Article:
Long hot summer blues

Everybody is concerned that Barack Obama is not emotional enough. MSNBC has seemingly devoted weeks of programming to try to get the president to be outraged about the oil spill in the Gulf. Liberal commentators are suggesting that the key for managing the crisis is that the president should show his feelings — weep like ...

SAUL LOEB/AFP/Getty Images
SAUL LOEB/AFP/Getty Images
SAUL LOEB/AFP/Getty Images

Everybody is concerned that Barack Obama is not emotional enough. MSNBC has seemingly devoted weeks of programming to try to get the president to be outraged about the oil spill in the Gulf. Liberal commentators are suggesting that the key for managing the crisis is that the president should show his feelings -- weep like Representative Melancon, rail like James Carville, mist up like a CNN reporter covering virtually any natural disaster.

But that's not what worries me. First of all, I don't think it will help a blessed thing to have Obama chew the scenery like Al Pacino in Scent of a Woman (or frankly, like Al Pacino in any movie -- personally, I think he thinks scenery chewing is a great way to add fiber to his diet). It's not who he is and American voters are smart enough to know that. What they want is not histrionics. They want action.

That said, I do have a worry. I think Obama is not unemotional. I think he is catatonic. I think he may be shell shocked. Let's look at the past week or two. Of course, we start with the Gulf. We have the Israeli flotilla fiasco. We have the thousandth U.S. soldier killed in Afghanistan. We have the Sestak mess and the Romanoff sequel. We have a Blagoevich trial starting in Illinois that is sure to feature several of the president's closest advisors prominently. We have essentially no job growth other than a bunch of folks the government has hired temporarily to work on the census. We have the stock market teetering. We have Europe wracked by new worries about bank derivative exposure and countries like Hungary. We have Iran's nuclear program buying week after week and little in the way of a global response. Now we have reports that Jim Webb's favorite country, Myanmar, is working on going nuclear. Who's helping them? The North Koreans who are on the verge of a shooting war with the South Koreans. The Japanese Prime Minister tries to do a solid for the U.S. and what happens to him? Booted out of office. Mexican political bigshots are disappearing off the streets. America is on the opposite side of the immigration issue from the President. It's hot out. The worst hurricane season in years is being predicted. Umpires can't even call baseball plays correctly. Larry King was flirting with Lady Gaga.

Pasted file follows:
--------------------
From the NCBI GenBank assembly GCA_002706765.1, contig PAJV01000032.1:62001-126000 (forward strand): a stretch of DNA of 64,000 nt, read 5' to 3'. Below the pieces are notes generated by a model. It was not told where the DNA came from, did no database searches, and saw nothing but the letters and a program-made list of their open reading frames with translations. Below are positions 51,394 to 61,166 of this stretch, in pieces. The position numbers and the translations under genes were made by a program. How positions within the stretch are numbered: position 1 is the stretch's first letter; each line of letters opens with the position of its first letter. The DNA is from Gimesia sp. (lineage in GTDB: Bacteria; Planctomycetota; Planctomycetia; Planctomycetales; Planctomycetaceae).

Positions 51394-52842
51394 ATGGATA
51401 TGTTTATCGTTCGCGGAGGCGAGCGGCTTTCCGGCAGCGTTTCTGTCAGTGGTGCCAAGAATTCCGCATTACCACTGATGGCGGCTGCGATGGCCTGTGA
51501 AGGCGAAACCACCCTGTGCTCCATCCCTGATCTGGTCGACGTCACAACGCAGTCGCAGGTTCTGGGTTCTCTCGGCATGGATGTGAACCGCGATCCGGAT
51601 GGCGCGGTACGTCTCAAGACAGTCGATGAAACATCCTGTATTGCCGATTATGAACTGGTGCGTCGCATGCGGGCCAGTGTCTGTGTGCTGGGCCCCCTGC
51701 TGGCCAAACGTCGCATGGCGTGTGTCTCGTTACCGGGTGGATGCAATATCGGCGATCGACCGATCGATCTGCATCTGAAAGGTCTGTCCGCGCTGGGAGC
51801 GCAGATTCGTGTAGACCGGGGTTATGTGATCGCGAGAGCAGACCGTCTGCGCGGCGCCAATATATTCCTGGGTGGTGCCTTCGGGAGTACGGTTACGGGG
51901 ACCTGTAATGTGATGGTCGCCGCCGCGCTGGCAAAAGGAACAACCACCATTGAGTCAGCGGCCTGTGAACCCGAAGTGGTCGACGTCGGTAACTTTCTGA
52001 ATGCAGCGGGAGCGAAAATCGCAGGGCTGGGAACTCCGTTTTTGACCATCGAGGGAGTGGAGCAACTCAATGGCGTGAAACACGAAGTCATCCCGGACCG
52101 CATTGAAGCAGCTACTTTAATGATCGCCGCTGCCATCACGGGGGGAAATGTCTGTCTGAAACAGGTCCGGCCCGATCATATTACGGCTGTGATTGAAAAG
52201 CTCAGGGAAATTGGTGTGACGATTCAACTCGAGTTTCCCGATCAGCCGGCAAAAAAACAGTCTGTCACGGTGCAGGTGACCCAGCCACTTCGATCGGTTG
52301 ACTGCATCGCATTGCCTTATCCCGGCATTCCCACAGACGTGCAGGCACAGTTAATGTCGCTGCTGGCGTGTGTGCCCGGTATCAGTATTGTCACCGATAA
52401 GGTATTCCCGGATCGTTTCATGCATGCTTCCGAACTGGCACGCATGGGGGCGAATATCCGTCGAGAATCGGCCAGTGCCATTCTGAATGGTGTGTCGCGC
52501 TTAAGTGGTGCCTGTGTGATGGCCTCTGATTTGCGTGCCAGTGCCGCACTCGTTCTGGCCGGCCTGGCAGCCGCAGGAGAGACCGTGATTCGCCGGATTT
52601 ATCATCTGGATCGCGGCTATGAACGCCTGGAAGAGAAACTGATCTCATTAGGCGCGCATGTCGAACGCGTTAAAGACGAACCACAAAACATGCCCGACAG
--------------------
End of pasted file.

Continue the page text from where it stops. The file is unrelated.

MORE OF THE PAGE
Everybody is concerned that Barack Obama is not emotional enough. MSNBC has seemingly devoted weeks of programming to try to get the president to be outraged about the oil spill in the Gulf. Liberal commentators are suggesting that the key for managing the crisis is that the president should show his feelings — weep like Representative Melancon, rail like James Carville, mist up like a CNN reporter covering virtually any natural disaster.